The aim is to try not to run out of money before you run out of life
Following on from previous articles about pensions, KiwiSaver and superannuation we explore the concept of utilising a capital accumulation and spending plan over the course of your natural life expectancy.
The aim is to try not to run out of money before you run out of life. Traditional pension plans have the advantage of providing certainty in this regard; however, for New Zealanders there is not a lot of choice when it comes to pension providers. As commented in previous articles, defined benefit superannuation schemes (pensions) went out of favour after the 1987 share market crash which sent NZ into an extended recession.
The Self-Managed Pension Concept has been developed by financial planners over several decades. It uses investment liquidity to create a steady cash flow from investments for the benefit of the client. This means that a client receives a smooth cash flow rather than relying on investment income which tends to fluctuate and be paid in uneven lump sums.
In periods of low interest rates, which we have experienced over the past decade, relying on fixed interest income has been unsuitable as a means of topping up retirement spending. Investment returns are made up of income distributions and capital gains of which the latter has been the mainstay over this period. Capital gains are also more tax efficient for investors who take a longer-term approach.
The key to this concept is a diversified portfolio of assets and a high level of relative liquidity. New Zealanders love affair with rental property is a good example of low liquidity. If you want to fund an overseas trip you can’t sell the kitchen or bathroom to realise the cash to do so. A diversified portfolio of assets can be arranged in buckets of varying liquidity and risk to meet short, medium and long-term spending requirements. Risk or uncertainty is squeezed out of diversified assets over time, and it is much easier to predict portfolio returns over a longer duration.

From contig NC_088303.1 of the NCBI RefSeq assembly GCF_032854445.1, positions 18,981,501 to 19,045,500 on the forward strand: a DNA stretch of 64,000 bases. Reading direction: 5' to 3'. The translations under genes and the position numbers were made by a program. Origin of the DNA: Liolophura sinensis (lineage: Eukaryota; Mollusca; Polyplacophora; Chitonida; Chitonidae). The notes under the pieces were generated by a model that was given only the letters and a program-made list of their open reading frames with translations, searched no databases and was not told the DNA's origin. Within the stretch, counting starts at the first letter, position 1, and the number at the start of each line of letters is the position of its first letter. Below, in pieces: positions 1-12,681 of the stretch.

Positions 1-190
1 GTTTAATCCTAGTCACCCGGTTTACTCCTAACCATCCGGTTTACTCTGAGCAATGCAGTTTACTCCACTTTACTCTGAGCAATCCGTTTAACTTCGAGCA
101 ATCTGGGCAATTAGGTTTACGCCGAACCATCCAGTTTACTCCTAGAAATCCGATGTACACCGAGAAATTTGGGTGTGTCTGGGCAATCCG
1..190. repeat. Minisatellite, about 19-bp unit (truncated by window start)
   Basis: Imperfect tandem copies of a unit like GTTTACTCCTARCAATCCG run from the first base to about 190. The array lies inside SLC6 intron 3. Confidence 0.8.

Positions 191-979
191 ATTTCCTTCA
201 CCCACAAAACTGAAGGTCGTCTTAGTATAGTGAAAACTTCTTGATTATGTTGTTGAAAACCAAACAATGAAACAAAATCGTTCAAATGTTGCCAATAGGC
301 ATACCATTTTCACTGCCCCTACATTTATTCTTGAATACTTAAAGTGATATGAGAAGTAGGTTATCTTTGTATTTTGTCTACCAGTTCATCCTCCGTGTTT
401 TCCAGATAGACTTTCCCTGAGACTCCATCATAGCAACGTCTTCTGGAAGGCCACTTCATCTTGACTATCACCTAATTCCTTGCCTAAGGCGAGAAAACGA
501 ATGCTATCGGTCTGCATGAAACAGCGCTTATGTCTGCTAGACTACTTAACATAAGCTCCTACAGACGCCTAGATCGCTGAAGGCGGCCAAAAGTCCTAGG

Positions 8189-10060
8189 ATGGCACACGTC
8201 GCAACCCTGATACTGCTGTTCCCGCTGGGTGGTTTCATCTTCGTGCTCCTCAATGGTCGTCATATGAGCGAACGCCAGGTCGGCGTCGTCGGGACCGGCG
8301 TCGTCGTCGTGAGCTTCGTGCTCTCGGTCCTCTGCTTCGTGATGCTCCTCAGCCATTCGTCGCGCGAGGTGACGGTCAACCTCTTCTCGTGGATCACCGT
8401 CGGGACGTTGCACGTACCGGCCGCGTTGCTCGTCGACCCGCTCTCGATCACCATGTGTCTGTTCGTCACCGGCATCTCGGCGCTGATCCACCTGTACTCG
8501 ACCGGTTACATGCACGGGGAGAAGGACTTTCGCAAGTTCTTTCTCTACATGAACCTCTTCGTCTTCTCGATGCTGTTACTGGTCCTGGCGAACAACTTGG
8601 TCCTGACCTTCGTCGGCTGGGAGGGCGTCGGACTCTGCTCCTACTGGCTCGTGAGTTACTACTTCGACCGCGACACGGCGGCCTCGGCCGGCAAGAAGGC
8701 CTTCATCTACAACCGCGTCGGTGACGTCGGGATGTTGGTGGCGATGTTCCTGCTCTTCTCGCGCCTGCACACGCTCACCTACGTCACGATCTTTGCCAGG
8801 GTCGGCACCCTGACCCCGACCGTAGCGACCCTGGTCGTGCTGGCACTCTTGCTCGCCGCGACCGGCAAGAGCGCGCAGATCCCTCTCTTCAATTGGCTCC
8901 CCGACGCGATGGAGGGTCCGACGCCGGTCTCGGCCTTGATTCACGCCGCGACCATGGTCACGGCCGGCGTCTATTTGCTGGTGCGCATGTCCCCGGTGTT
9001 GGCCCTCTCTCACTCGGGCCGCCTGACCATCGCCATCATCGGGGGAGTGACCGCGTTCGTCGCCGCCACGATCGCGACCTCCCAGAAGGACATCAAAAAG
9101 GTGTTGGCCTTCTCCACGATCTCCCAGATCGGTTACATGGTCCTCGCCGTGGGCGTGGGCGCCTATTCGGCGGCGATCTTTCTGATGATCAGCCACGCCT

With many clients, drawings are at such levels that it is expected the capital base will diminish. This is done on purpose so that they maximise their lifestyle choices and enjoyment. It is important to monitor lifestyle choices so that clients don’t spend down their capital too quickly and to ensure they receive their full entitlement to any state provided benefits when and if they are eligible.
There is a certain amount of tailoring that can be advantageous to clients using this concept. Generally speaking, the early years of retirement are the most expensive. This coincides with more active lifestyles brought about by continued good health. Travel and spending time with grandchildren are high on the agenda. Regular withdrawal payments, during this period, are set at higher levels.
As time progresses these priorities diminish and clients transition into a more reflective stage of life. Drawings are then reduced and there may be a desire to pass on a financial legacy to the next generation(s).
What if there is a market correction such as the 2008 global financial crisis? There will inevitably be years when portfolio returns are negative.
Again, it is about cutting the cloth to suit. Experienced advisers were able to manage their clients’ expectations and in some cases counsel them to reduce spending until market valuations recovered.
The development of wrap account structures for holding investments has enabled this concept to be put into practice with a high degree of efficiency and transparency.
The Self-Managed Pension Concept is designed to remove the stress clients’ may feel when managing their own financial affairs. It is a collaborative decision-making process, with a skilled financial adviser providing regular reviews and modelling options where spending can be adjusted up or down.